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The Success of Coordinated Response Efforts

Last edited: January 14, 2019

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Although coordinated response efforts are taking place in many countries (and in some, over a long period of time), relatively few have been formally evaluated. This may be due to a lack of resources, the difficulty of obtaining reliable information or because it is challenging to isolate and track those indicators that can measure the changes achieved by coordination. 

When increased reporting of violence against women occurs, it can be difficult to determine the cause. Ideally, increased coordination will result in greater confidence of victims/survivors in reporting violence to authorities.   Such reporting could increase due to greater consistency and quality of response to victims/survivors resulting from coordination.  Another cause could be that increased reporting is the result of a decline in tolerance of violence through prevention efforts generally where reporting is taking place.  It is also possible that violence has actually increased.  Certainly, all three of these causes could be present.

Despite limited formal evaluation, informal assessments of the results and impact of a range of forms of coordinated responses have indicated a number of benefits for victims/survivors, communities and society at large.  Like many issues that require the involvement of multiple actors, coordination is also practically understood to be better than fragmentation (Worden, 2001). Much of the research on CCRs has shown positive victim services and safety outcomes and has indicated that collaboration among domestic violence responders has a positive impact on the criminal justice system. When CCRs are involved in cases, victims are more likely to receive services; have decreased PTSD (posttraumatic stress disorder) symptom severity, depression, and fear; express greater readiness to leave the abuser; and demonstrate greater engagement with prosecution (court attendance and case disposition) (Klevens, 2008).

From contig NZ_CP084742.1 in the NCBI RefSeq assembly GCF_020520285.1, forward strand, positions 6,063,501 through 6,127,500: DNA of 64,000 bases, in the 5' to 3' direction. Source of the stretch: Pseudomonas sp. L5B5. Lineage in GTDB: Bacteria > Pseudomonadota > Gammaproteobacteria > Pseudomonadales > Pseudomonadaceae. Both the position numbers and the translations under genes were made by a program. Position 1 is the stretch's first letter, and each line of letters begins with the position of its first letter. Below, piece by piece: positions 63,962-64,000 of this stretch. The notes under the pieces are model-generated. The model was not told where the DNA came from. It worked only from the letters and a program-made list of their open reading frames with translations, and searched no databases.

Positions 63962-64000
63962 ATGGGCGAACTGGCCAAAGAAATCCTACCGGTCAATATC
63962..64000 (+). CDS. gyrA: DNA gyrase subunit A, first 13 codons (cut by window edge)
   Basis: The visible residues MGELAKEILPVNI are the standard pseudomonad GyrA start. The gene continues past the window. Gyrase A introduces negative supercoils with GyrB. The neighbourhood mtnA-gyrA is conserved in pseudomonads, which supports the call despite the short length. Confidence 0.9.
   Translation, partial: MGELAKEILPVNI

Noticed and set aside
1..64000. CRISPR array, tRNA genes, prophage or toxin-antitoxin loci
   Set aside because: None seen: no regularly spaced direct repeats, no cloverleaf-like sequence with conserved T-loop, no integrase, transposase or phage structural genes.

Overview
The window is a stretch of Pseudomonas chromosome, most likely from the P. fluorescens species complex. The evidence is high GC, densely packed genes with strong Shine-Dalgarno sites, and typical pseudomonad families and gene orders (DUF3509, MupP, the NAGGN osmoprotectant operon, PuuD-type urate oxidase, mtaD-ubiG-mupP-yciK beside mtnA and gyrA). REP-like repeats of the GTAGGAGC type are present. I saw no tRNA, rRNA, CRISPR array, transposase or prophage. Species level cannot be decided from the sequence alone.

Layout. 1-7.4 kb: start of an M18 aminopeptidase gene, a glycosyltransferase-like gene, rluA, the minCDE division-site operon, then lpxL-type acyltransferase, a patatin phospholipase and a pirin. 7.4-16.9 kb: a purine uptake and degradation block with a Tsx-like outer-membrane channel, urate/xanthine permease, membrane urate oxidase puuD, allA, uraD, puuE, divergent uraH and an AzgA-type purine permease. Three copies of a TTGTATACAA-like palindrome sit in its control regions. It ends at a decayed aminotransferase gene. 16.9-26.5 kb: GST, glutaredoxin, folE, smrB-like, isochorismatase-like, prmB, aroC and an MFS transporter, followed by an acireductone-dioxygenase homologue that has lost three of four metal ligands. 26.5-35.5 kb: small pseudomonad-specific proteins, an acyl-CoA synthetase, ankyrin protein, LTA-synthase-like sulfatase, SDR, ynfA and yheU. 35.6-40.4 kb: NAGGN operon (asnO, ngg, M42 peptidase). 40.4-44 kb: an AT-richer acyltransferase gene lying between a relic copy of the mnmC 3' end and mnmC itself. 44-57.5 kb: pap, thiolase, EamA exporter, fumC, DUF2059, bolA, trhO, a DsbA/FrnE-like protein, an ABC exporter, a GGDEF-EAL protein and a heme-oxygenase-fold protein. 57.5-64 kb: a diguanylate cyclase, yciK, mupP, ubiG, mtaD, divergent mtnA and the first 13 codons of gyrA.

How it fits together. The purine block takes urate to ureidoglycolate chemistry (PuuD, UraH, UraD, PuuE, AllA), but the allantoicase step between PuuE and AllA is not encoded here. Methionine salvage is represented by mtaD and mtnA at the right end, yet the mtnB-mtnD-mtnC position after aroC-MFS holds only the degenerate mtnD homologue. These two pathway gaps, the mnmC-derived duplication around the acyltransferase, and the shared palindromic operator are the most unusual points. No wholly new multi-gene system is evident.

Of the coordinated responses that have been assessed, the CCR model for intimate partner violence implemented in the United States is the most widely evaluated, with several studies identifying reductions in re-victimisation.  An evaluation (Klevens & Cox, 2008) of ten CCRs in the US concluded that:

?       CCRs that emphasize coordination between the justice sector and probation/police responses are more effective for perpetrators with an extensive criminal history;

?       In areas where a CCR has been established for at least six years, there are significantly lower levels of re-victimisation; and

?       The availability of particular services for victims/survivors (e.g., safe housing and advocates) increased victim’s/survivor’s contact with other violence against women services, such as health and legal.

Another multi-site evaluation conducted in five areas in the US with domestic violence task forces (Hirschel, 2012 and Worden, 2001) identified some key indicators of success.  These included:

?      The involvement of the judiciary;

?      Standardized routine police practices, such as report writing and making case information available to other agencies; and

?      Coordinating bodies that are dynamic and which frame debate, challenge and conflict as routes to problem solving.

A survey of 41 domestic violence coordinating councils in one US state found that they were more likely to be successful in achieving their goals both within the criminal justice system and in other community sectors when they showed evidence of: